If you have a patch of fleabane growing in your garden that you want to use, chances are the first question you will ask is how to harvest fleabane.
Well don’t worry – we’ve got you totally covered! Read on for the best ways to harvest and use this pretty little daisy-like plant.
What You'll Learn Today
How To Harvest Fleabane?
You can harvest your fleabane for use as an edible plant or for making home remedies, and it is pretty simple and easy to do so:
- First off, wear gloves when handling this plant if you have sensitive skin as it can cause a reaction.
- You will generally only need the leaves and the flower heads, so you can either pick these off with your hands or snip them with scissors or secateurs.
- Gather the stems together in your hand, and cut them to the base of the plant with sharp secateurs or scissors.
- If you are harvesting the roots, take a garden fork and dig down into the soil, a foot or so away from the main stem.
- Gently lever the fork backwards, so that you lift the roots out of the soil without damaging them.
- This is a very tenacious plant, so you will probably find that it grows back the following year!
- Harvesting fleabane, whether you want it for medicinal purposes, display, or to try out its use as an insect repellent, is very easy.
This video shows you the easiest way to harvest fleabane for its medicinal purposes, and how to make a tincture too (you’ll need to turn your sound up!)
When Should I Cut Back My Fleabane?
Cutting back your fleabane is an excellent way to get it to grow back stronger and hardier than it was before.
You don’t HAVE to cut it back; this plant is very low maintenance – but doing so will give it a chance to grow strong and vigorous without getting leggy.
You should cut it back in the late autumn, as the temperatures are dropping and the plant is preparing to go dormant.
Cutting the plant back hard will do it no harm at all – in fact, it should make it grow back stronger and healthier the following year!
If you cut the fleabane right back to the ground, you are giving it a chance to grow back with entirely new growth next year.
You can also deadhead your fleabane – this will encourage more flowers, and you may even get a second flush of blooms!
Here is a good article, explaining the importance of cutting back your perennial plants (not just fleabane!) once the growing season is over.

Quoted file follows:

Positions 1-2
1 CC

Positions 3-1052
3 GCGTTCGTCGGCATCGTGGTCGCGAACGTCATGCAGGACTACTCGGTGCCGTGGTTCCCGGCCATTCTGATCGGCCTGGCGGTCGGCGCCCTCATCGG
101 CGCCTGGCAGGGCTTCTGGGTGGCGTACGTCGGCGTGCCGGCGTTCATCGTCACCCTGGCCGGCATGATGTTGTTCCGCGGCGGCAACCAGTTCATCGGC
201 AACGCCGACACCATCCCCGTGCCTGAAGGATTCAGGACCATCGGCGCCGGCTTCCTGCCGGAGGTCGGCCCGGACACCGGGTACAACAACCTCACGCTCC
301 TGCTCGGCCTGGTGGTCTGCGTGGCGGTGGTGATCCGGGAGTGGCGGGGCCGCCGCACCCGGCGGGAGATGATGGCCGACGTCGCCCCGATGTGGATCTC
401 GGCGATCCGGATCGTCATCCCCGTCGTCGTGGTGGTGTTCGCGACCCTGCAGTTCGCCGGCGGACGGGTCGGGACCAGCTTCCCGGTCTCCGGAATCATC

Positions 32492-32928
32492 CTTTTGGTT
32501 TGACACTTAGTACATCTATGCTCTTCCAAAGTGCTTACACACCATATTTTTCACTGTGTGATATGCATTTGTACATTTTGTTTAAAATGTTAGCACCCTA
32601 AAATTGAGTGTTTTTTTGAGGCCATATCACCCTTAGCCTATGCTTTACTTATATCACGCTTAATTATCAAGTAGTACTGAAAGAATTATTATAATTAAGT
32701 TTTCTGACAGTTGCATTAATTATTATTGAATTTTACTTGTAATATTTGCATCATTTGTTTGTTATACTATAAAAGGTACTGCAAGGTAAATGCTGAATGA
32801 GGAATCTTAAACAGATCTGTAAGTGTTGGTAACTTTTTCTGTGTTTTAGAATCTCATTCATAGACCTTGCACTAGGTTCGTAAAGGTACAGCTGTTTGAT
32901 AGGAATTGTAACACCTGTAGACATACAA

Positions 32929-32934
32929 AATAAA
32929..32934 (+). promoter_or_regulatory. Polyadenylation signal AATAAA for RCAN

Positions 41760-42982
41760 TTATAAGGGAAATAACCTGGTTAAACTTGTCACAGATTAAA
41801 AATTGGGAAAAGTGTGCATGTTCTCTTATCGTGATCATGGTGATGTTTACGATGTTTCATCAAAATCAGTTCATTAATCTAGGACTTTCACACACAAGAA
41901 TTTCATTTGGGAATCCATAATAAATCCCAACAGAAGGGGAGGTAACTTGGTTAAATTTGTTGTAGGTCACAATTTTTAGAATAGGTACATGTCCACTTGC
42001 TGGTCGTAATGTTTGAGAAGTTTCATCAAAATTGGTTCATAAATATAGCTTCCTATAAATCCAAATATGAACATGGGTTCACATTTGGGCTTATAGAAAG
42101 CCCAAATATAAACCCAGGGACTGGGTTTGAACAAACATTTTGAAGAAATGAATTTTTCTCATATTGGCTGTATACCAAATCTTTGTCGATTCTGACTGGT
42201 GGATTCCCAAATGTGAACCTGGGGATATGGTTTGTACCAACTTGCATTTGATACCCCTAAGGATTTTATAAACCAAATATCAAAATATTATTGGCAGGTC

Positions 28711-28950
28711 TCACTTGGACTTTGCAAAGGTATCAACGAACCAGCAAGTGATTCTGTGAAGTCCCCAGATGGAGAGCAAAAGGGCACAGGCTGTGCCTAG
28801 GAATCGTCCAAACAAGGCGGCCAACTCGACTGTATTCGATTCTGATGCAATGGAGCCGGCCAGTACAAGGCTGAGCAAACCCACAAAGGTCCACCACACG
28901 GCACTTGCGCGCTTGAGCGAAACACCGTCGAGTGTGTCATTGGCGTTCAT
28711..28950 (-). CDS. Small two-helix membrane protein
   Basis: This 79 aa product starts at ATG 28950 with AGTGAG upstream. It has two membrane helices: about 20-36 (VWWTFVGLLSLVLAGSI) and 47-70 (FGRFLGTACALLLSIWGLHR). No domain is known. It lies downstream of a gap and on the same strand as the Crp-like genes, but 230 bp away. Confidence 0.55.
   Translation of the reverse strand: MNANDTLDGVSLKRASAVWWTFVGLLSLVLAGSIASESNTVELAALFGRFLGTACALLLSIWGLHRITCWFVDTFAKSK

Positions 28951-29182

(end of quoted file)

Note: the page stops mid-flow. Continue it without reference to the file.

Can You Make Tea Out Of Fleabane?
If you are a fan of herbal tea, you will be thrilled to know that you can make one very easily with your garden fleabane patch.
It is very easy to do – simply pick a few leaves and flowers, and steep them in boiling water for a mild, refreshing drink.
Alternatively, you can pick a larger quantity of these and dry them, either in a dehydrator or an oven on a low heat.
The leaves of fleabane contain caffeic acid, which is a gentle stimulant, and which has been proven to have antioxidant effects on the cells.
The roots of fleabane have long been used in native medicine making, and can be used for a variety of health issues.
One thing to bear in mind is that the leaves can cause a reaction in those with sensitive skin, so it is a good idea to wear gloves when handling the plant if you have skin issues.
Are Fleabane Leaves Edible?
This unassuming little plant is known as a wild edible – this means that you can definitely eat the leaves!
They are eaten either raw or lightly cooked, and may people report that they taste a little like spinach.
The leaves contain compounds that are beneficial to the human body, and can help to maintain good health by providing antioxidants.
The whole of the plant is edible, but the stems are slightly bristly, which means that they may not be as palatable.
However, cooking the stems can remove this problem – either lightly steam them, or you can add them to soups or stir fries.
Ensure that you don’t cook the leaves for too long, as this can destroy the health-giving properties that you are looking for.
Should I Let Fleabane Grow In My Garden?
In a word, yes you should! It has a great many benefits to both you and the surrounding ecosystem:
- They attract pollinators. Butterflies and bees need all the help they can get, right? Planting fleabane will attract many of them to your garden.
- They are easy to grow. Fleabane needs very little help or intervention to get it growing happily – great news for those of us who love plants but are not very green fingered!
- They are medicinal. Fleabane has a great many properties that make it beneficial to people, so you can grow it for its health giving talents.
- They are pretty. This is as good a reason as any to grow anything in your garden! These little daisy-like flowers are sure to raise a smile whenever you see them.
- They are low maintenance. Fleabane is a really easygoing plant, and one that you don’t have to do very much to in order to have it thrive.
- They are edible. If you enjoy wandering around your garden nibbling at things, then this plant is for you. Leaves, flowers and roots are all edible – and good for you!
As you can see, there are a good few uses of this unassuming little plant besides making your borders look pretty and attracting pollinators.
Now that you know how to harvest fleabane, your next question is what to do with it… We’ll leave that decision up to you!